Dummy Redux

Back in our Kalakala foundry days, I was often the dummy. No shade. When you pour molten metal, a red hot crucible (kind of like a fondu pot but full of bronze instead of cheese) is held above the mold in a shank, a long bar with essentially a cupholder in the middle and two handles at one end, a single handle at the other. The person with two handles controls the pour by tilting the crucible, the other one is the dummy because all they do is hold up their end. It's an ingenious design because it eliminates the possibility of working against each other.

It was nice having Frank here to lead the electrical work because I could revert to being the dummy, leaving him to do the brain work while I puttered around making dinky moves such as cross-bracing the attenuated carport or insulating between the as yet unheated den and barely heated dining room. I even had time to sneak a smoke in the woodshop.

 Smoking is super dumb but I enjoy it every once in a long while because nicotine really goes to my head.

Frank puzzled out the aborted wiring in the attic while I awaited his word below, flicking the switch on or off as instructed. It's weird how close the previous owners got without getting it right. There were four holes cut in ceiling but only three can lights in place, and of those only one was properly connected. I bought a fourth that could be inserted and clipped in from below and Frank set the connections in order above. By lunchtime, the dining room lights worked and Frank left in a hurry to catch a ferry back to Seattle. I'd like to get a little plaque maker to memorialize different people's contributions. Frank would get a prominent one for lighting up our life.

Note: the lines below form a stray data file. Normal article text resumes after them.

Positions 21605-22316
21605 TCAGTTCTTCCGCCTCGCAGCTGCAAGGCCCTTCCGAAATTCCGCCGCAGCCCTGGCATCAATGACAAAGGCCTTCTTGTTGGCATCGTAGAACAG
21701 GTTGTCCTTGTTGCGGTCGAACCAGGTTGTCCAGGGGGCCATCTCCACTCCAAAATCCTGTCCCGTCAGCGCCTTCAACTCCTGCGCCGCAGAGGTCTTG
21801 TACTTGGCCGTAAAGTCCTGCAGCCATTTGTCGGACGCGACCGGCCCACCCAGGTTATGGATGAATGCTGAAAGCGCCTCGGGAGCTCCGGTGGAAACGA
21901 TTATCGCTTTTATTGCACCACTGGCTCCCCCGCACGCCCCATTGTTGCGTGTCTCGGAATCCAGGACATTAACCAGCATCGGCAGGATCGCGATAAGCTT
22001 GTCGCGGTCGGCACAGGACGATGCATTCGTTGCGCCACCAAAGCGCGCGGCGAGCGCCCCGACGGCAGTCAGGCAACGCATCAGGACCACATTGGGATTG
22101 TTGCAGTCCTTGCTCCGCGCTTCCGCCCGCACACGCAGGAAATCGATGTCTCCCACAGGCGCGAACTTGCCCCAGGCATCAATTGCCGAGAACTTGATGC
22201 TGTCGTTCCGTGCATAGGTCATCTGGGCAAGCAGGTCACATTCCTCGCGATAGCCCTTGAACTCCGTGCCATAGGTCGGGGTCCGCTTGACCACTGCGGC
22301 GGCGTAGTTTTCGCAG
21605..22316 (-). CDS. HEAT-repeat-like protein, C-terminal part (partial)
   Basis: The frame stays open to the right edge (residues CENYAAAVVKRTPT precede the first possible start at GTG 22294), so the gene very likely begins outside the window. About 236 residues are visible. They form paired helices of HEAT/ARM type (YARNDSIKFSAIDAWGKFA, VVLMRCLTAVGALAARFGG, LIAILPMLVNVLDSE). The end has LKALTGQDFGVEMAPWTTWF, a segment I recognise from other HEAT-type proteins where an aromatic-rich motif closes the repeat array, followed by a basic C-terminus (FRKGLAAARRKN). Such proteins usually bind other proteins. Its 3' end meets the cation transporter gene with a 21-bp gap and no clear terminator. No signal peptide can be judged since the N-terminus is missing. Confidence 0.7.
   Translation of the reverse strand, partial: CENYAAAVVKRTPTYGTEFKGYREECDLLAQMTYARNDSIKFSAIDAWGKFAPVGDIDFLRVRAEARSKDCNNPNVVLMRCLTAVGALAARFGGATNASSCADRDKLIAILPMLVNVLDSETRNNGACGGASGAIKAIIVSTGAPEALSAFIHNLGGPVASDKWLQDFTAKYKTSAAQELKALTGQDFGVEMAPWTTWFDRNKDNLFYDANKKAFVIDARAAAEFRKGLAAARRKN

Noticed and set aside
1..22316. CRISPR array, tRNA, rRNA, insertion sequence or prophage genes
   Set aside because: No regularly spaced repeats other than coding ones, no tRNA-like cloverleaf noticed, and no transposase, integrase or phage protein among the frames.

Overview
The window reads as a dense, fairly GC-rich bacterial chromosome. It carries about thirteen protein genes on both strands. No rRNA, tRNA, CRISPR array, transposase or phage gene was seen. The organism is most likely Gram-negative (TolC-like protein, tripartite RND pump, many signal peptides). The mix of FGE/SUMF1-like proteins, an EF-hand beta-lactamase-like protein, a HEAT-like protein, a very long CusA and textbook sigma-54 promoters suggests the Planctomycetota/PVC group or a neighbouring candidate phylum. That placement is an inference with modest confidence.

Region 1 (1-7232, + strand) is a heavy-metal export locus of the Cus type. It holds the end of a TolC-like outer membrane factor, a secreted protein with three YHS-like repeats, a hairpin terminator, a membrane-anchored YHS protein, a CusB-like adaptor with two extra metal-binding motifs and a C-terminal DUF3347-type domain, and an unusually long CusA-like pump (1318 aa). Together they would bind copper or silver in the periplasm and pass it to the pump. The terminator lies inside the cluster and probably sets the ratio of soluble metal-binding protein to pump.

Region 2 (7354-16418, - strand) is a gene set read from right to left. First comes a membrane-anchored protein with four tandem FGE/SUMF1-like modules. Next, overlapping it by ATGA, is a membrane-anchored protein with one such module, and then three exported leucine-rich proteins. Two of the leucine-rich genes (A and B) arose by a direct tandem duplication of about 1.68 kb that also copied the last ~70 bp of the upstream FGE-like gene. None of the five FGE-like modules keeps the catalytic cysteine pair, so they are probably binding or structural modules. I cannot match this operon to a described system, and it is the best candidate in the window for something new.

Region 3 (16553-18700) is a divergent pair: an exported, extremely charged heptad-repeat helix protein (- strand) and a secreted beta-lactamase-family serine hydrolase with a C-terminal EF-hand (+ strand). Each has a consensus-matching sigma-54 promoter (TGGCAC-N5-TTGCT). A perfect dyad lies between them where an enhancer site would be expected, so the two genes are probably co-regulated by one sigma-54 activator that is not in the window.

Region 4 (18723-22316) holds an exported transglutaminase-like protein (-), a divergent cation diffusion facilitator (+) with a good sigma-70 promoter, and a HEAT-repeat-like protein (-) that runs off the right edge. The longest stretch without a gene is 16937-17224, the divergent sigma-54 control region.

When I took down the kitchen ceiling, I stuffed eight large contractor bags with blown-in insulation I scooped out with a dustpan. Wasn't sure what to do with it but I knew I didn't want to throw it away. I'm glad I saved it all because today I was able to redistribute it around the attic, spreading and re-fluffing it with a broom.

Speaking of saving things, also found a use for the tacky gilt-edged full-length mirror closet doors I rescued from a house in the midst of being gutted by an avid wrecking crew. Somehow I carried out two of these 48"x78" mirrors through a dust-choked gauntlet of swinging sledgehammers and flying pry bars. They came with proper tracks but for now I jerry-rigged a temporary guide with some 2x2 and a 1x4, just a little something to keep the cats out of the hitherto doorless utility closet. But gauche as it may be, we like the vibe and are now scheming to install the other panel on the closet side and make it all more permanent--yet another example of design on the fly, our usual extemporaneous architectural approach.


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